Brooch, mining equipment motifs, gold, commissioned by Edward Austin, Sydney, New South Wales, Australia, c. 1855
In May 1851, a few months after Edward Hammond Hargraves had published his discovery of gold, Bathurst shopkeeper Edward Austin arrived in Sydney with a nugget weighing about 225 grams. According to The Sydney Morning Herald (15 May 1851) it created 'a great sensation'. Austin's find fanned the excitement that was to shake the colony and create a rush to the Bathurst region. Choosing to remain in Bathurst, Austin made his fortune by providing diggers with credit to buy mining tools and then afterwards purchasing their gold. He commemorated his success with this brooch, which he gave to his wife, Mary Ann. For Austin, the brooch underscored a life of ups and downs. Born Elias Arnstein, a Bavarian Jew, he was apprenticed as a tailor when he went to England in 1831. After only two days in London, he was arrested and sentenced to seven years transportation for stealing a ring and two brooches.
The Austin brooch belongs to a group of 'goldfields' brooches of a type made exclusively in Australia from local gold between the mid 1850s and the mid 1860s. Massive and ostentatious, most were melted down when smaller brooches began to be favoured in the following decades or when they were sold for much-needed cash during the depression of the 1890s. Only a few have survived and most are not marked. Their provenance has been long forgotten.
Typically, goldfields or digger brooches featured miniatures of mining equipment arranged in an oval or rectangular design and worked onto a pin. The tiny mining tools were formed either by sawing or casting and then soldered together. The more complex designs incorporated crossed picks and shovels, mattocks, winches, buckets, sluice-boxes, gabs of gold, revolvers and small figures of miners turning windlasses, all set within foliate, wreath-like frameworks.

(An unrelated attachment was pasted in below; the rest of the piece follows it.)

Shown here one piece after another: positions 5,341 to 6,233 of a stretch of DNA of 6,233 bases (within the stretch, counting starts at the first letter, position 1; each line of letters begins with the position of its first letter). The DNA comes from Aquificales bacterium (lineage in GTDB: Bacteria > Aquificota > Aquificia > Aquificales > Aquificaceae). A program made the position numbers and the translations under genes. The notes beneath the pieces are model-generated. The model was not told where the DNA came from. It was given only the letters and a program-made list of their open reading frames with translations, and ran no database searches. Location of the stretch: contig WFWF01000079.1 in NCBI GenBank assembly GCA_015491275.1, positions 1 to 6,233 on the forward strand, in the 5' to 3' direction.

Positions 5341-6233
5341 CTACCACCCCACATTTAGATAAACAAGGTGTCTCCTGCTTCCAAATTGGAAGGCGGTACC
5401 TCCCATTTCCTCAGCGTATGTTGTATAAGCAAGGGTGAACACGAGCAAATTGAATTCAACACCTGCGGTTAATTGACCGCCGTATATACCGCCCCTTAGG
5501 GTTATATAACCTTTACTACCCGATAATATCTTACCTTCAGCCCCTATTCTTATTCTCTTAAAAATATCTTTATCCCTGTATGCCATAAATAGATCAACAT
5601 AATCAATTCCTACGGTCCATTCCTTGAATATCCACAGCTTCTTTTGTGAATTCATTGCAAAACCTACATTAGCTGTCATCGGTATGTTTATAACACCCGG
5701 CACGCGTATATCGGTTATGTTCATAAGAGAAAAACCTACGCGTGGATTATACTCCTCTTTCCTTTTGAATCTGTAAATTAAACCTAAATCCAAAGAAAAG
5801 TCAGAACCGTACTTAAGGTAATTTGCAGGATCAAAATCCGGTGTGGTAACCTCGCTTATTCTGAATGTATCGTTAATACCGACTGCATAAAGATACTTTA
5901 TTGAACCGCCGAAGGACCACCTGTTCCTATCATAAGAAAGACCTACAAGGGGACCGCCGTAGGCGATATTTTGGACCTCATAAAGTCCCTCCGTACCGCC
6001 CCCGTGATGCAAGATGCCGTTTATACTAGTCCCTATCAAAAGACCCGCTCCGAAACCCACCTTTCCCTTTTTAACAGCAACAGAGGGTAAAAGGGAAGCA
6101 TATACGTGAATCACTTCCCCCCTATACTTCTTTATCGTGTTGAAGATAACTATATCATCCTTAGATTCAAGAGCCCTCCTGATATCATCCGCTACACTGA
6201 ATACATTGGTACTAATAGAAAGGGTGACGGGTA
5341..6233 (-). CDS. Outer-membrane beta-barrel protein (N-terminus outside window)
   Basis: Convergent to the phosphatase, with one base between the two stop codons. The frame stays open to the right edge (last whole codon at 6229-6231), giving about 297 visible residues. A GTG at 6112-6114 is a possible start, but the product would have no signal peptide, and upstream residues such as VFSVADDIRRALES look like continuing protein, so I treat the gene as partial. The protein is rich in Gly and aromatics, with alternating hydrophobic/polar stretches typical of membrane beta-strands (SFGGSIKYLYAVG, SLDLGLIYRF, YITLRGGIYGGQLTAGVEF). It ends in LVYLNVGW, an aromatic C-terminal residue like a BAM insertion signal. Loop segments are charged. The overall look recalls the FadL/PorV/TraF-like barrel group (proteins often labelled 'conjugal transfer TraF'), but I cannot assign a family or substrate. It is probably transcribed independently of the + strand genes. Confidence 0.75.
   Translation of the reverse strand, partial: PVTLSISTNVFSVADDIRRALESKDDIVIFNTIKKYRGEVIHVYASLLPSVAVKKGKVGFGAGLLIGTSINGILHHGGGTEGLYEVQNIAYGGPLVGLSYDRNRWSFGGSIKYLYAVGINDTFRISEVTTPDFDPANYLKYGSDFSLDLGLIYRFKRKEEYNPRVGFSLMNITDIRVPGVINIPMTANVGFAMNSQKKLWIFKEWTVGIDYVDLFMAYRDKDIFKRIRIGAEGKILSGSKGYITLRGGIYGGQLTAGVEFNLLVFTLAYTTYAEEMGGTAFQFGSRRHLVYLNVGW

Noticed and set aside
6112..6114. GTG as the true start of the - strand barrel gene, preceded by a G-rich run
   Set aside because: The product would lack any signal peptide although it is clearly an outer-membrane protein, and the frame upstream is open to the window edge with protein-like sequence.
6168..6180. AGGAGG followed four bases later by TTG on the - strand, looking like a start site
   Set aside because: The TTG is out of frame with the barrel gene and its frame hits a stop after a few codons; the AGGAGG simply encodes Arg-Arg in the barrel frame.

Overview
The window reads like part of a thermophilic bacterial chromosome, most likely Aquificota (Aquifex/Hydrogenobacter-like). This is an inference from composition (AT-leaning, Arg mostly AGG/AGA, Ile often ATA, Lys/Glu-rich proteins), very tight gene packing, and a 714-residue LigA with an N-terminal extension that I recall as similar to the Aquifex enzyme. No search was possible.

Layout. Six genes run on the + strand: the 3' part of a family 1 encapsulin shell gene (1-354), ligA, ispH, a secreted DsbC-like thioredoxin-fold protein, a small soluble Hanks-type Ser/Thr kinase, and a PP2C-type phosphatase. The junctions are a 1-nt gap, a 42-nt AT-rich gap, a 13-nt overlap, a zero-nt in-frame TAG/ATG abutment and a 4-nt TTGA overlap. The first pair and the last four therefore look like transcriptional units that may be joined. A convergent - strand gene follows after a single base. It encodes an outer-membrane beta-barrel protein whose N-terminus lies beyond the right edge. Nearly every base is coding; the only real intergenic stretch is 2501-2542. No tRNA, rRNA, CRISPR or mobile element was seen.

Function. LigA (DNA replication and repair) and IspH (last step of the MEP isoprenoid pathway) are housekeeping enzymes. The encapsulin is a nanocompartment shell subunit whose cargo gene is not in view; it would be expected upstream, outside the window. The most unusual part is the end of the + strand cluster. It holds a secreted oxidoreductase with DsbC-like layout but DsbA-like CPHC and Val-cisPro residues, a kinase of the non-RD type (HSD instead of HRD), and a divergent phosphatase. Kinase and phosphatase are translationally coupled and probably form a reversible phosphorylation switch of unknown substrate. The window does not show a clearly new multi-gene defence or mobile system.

Goldfields pins and rings were bought by lucky diggers and merchants to commemorate the travails of the goldfields. A brooch, however, was usually made as a present from a lucky digger to his 'woman'. Although expensive, they were also acquired as souvenirs by visitors to goldfields as 'proofs of colonial advancement'. Early goldfields jewellery was often made by adventurous immigrant jewellers who, after unsuccessful attempts as miners on the goldfields, set up jewellery shops in gold townships. By the mid 1850s, a range of goldfields brooches and rings could be purchased or commissioned from large city establishments.
L. Mitchell, Goldfields jewellery in 'Decorative arts and design from the Powerhouse Museum', Powerhouse Publishing, 1991, p61
E. Czernis-Ryl (ed), 'Australian gold and silver 1851-1900', Powerhouse Publishing 1995, pp14-15
E . Buttler-Bowdon, Golden memories, in 'Australian gold and silver 1851-1900', Powerhouse Publishing 1995, pp 36-45
The brooch was either designed or commissioned in 1851 by Bathurst merchant and gold buyer Edward Austin for his wife Mary Ann.
The following summary of Edward Austin's life is compiled from genealogical research.
1804 Edward Austin born Elias Arnstein in Sulzbach, Bavaria
1822 completed tailor apprenticeship
1824 employed as tailor in Munich
1830 employed as book keeper in Constanz, Switzerland
1831 travelled to England and adopted the name Austin
1831 arrested and tried for stealing two brooches and one ring (in England). Sentenced to 7 years transportation.
1832 arrived in Sydney and sent to Bathurst as govt. servant.
1837 obtained ticket of leave. Remained in the Bathurst area
1839 obtained certificate of Freedom. Married Mary Ann Chambers (six children subsequently born; three daughters and three sons)
1841 purchased home in Bathurst
1845 sold storekeeping business
1846 owned further twenty one properties in Bathurst. Visited England. Obtained letter of Denization
1847 granted full pardon by Queen Victoria
1851 first buyer of gold discovered near Bathurst (subsequently had gold mining brooch made for wife Mary Ann)
1856 died in Bathurst, buried at Kelso cemetery.